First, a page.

It’s time for Harvest Monday, where we celebrate all things harvest related. The weather has been hot, humid and rainy here in July, and we’ve had small amounts of rain every day so far this month. The summer veggies seem to be loving it, even if this gardener isn’t! I’ve harvested quite a bit of summer squash, over 40 pounds so far, and I’ve frozen quite a bit for later use and we’ve given some away to friends. The yellow squash Tempest has been quite productive, and we continue to enjoy eating it every which way we can.
I’m also getting the first of the White Scallop squashes. These are a Native American heirloom, also known as pattypan squash. They were a favorite of my mother, and I learned to like them at an early age. They have a different flavor than other summer squashes, and if I have extras I will freeze them for later use in soups.
Another heirloom squash I harvested last week is the Tatume. This one is popular in Mexico, and does well here in our hot and humid summers. I like to slice these and grill them, and young ones can be prepared much like you would zucchini. I did a Variety Spotlight on it last year if you want more information about it. This one was hiding from me and got a little larger than I like. I usually harvest them a big smaller before the seeds start to get big. It was still quite edible though, and the flesh and skin were still tender even if the seeds had started to develop.
The cucumbers are producing despite hot conditions inside the greenhouse. I’ve gotten quite a few slicing types lately, including the green Nokya, white Itachi and the Beit Alpha type Socrates. We enjoy these on salads and turned into refrigerator pickles, which makes for a cool side dish on a hot day. I also made a yogurt raita to go with a meal, which was cool and tasty.
It’s my first time growing the white skinned Itachi. According to Johnny’s Selected Seeds, it’s an Asian type cuke with crispy bitter-free flesh and a small seed cavity. Like all the cucumbers I grow in the greenhouse, it’s parthenocarpic and doesn’t need pollination to set fruit. It’s doing well so far, and we’re enjoying the fruits, so I believe it will make an attractive addition to the lineup in the future.
It’s proving to be a good year for the blackberries. I’ve picked two gallons so far, and the vines are still loaded with berries. The thornless canes make harvesting a joy compared to the thorny types I used to grow years ago.
We used some of those berries to make a Blackberry Cobbler last week. We don’t do a lot of sweets here, but this made for a sweet treat that I really enjoyed. I used freshly ground whole grain White Sonora flour to make it.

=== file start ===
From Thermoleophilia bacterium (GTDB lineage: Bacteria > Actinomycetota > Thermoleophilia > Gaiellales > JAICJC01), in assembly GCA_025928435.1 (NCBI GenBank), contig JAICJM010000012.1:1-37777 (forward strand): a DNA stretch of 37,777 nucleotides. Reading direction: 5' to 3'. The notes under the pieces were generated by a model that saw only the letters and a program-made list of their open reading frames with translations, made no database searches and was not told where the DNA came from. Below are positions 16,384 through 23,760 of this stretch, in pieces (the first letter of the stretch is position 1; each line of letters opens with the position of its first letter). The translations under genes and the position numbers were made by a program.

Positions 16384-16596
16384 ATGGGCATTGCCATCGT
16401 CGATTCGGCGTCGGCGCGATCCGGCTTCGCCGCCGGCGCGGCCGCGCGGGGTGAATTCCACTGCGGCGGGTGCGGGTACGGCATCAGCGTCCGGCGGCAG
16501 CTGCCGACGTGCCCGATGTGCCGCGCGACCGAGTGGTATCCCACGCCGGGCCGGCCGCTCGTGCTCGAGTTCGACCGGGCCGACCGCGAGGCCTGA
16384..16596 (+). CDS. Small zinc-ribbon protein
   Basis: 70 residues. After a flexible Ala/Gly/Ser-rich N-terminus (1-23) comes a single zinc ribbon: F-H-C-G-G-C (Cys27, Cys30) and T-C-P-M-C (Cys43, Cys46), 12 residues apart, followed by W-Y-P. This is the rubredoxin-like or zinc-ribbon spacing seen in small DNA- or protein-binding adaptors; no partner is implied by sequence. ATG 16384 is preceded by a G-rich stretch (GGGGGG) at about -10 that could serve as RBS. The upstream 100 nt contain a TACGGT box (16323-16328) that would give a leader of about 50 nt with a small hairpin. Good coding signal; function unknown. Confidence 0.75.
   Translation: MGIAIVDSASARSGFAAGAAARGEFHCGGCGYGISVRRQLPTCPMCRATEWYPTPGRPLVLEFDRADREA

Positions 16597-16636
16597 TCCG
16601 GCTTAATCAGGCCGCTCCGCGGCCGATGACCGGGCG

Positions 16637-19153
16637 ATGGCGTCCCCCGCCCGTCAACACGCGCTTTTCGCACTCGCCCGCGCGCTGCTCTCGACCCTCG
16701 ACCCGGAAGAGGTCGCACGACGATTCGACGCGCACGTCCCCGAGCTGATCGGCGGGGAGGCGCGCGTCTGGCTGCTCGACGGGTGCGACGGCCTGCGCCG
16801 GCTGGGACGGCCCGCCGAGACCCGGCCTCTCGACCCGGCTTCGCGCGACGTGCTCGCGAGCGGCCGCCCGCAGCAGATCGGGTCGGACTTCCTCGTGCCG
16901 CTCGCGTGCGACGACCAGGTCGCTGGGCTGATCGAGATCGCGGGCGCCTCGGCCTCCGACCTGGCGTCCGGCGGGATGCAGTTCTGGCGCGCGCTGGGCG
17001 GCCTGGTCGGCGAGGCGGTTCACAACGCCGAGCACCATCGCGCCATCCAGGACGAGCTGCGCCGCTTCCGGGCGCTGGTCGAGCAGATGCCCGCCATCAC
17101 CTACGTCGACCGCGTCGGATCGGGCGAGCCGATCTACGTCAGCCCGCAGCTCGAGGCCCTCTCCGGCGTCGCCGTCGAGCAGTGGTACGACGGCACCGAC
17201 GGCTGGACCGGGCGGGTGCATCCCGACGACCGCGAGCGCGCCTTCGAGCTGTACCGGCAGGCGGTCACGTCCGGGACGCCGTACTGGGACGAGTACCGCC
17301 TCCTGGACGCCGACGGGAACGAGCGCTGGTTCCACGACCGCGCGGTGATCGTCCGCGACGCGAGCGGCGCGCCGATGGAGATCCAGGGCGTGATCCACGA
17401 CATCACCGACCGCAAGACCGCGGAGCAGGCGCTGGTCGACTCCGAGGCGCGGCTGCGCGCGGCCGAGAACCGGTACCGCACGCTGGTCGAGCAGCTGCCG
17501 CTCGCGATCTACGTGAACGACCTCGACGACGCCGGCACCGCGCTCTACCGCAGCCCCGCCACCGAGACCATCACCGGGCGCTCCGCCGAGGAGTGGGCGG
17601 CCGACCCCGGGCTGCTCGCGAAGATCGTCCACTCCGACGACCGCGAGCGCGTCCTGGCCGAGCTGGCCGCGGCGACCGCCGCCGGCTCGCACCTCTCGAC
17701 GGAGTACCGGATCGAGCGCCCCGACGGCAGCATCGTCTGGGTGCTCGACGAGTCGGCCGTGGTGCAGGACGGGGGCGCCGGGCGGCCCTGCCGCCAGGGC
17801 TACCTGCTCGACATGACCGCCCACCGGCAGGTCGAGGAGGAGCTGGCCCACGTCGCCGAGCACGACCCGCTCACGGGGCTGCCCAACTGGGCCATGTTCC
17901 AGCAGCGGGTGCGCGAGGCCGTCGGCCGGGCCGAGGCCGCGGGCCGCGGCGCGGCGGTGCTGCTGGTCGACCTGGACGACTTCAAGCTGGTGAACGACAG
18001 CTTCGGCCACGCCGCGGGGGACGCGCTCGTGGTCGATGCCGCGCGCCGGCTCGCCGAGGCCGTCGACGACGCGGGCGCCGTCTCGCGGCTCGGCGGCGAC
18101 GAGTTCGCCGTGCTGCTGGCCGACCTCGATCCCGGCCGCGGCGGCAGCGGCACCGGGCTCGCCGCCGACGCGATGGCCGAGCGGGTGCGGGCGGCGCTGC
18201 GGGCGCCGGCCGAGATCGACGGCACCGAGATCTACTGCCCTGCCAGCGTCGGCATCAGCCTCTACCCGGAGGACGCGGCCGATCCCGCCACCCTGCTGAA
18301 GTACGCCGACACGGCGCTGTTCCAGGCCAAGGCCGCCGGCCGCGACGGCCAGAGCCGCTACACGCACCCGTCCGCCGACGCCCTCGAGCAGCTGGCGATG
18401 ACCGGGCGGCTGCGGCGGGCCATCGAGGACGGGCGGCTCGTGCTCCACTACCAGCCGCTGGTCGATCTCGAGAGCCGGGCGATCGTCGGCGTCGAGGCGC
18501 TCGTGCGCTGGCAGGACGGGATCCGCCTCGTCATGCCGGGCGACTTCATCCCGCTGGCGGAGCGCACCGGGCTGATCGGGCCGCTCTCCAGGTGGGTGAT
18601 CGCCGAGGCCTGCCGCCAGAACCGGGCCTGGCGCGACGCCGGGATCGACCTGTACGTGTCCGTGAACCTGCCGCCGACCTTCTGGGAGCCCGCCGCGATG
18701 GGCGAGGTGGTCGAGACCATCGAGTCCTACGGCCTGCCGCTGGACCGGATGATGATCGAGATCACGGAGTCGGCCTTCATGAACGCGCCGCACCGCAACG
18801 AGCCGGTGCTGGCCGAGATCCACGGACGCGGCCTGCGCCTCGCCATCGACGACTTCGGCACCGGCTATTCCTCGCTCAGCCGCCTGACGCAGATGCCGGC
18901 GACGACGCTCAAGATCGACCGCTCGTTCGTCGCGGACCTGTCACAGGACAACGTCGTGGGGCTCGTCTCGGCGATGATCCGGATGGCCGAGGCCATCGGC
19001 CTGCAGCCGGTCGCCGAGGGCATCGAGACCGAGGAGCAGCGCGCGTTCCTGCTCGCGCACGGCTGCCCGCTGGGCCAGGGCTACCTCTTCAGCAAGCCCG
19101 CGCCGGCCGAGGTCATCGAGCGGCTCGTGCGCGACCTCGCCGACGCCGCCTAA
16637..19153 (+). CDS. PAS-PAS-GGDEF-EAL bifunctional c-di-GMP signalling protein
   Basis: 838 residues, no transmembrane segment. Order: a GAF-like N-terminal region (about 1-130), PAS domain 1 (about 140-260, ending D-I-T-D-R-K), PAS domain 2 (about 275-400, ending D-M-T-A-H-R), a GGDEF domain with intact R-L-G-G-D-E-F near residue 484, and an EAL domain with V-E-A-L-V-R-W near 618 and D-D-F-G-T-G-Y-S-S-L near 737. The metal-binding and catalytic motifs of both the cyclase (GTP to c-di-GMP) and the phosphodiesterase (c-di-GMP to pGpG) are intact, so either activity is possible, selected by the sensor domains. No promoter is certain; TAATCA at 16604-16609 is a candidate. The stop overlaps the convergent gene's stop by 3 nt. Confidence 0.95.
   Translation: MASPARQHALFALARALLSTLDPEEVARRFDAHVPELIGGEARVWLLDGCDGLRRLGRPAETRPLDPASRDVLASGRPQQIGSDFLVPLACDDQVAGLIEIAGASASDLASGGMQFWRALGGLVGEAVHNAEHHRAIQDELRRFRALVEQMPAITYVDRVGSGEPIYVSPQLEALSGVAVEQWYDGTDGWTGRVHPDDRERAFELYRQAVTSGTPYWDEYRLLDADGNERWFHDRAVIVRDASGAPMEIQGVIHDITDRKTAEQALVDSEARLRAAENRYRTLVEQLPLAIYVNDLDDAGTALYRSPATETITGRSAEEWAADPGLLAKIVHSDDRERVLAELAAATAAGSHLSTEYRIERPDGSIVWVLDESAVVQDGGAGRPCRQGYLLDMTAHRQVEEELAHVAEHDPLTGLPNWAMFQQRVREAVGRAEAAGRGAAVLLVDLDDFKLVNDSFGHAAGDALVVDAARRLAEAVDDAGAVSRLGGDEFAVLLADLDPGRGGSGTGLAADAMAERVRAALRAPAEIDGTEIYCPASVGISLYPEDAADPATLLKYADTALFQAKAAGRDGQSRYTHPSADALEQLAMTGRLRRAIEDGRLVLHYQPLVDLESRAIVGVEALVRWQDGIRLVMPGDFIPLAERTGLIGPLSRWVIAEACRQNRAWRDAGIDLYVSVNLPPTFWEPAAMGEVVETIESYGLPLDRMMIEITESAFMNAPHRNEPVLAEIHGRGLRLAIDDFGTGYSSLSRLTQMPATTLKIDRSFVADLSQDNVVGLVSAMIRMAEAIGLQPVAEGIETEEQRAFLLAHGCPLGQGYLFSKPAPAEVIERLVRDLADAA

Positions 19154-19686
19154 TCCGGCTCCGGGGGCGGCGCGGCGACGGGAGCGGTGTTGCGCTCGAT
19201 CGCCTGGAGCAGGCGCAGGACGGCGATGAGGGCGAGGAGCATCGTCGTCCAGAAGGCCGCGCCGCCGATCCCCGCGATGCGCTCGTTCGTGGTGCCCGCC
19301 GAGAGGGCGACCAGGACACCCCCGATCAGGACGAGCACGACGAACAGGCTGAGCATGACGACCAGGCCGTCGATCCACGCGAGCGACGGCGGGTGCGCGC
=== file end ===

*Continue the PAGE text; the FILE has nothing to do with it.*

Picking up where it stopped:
My wife has been picking the blueberries, and it looks to be one of our best years in a while. She has brought in over 11 pounds so far, with more to come. Our biggest producer and best tasting berry is Elizabeth, an old variety named after blueberry expert Elizabeth Coleman White, who set out in the early 1900s to create a variety with an authentic blueberry flavor, and I think she succeeded! I love a plant with a good story, and this blueberry has a great story indeed.
The cherries tomatoes are ripening in good numbers now. I planted mix of all colors and shapes, and most are represented in the below photo. The orange one is Sun Sugar, a non-cracking cherry that I think is as tasty as Sun Gold. And the white one is Fire Fly, a 2019 AAS Winner with a great flavor.
One of note is called Amy’s Apricot mix. I got the seeds last year from Southern Exposure Seed Exchange, and the plant I set out in 2018 made the expected sweet flavored orange fruits. I saved seeds from those orange tomatoes, and the lone plant I set out this year is making red tomatoes! The folks at SESE warn that it’s an unstable mix and that “Many plants bear red fruits, and a wide range of orange types is present as well.” The good news is that the red ones I’m getting this year have an awesome flavor. I gave one to my wife and she said it had “that old fashioned tomato flavor”, which I think sums it up nicely. I’ll save seeds from this one too, and who knows what next year will bring with this unstable but tasty tomato!
The container planted Patio Baby and Fairy Tale eggplants continue to give us lots of fruits. We roasted this batch in the oven in a cast iron skillet. This gives much the same flavor as grilling, but without slaving over a hot grill out in the heat! I’ve gotten five pounds from three plants so far, and a later planted fourth plant is just now starting to set fruit.
Harvest Monday is a day to show off your harvests, how you are saving your harvest, or how you are using your harvest. If you have a harvest you want to share, add your name and blog link to Mr Linky below. And be sure and check out what everyone is harvesting!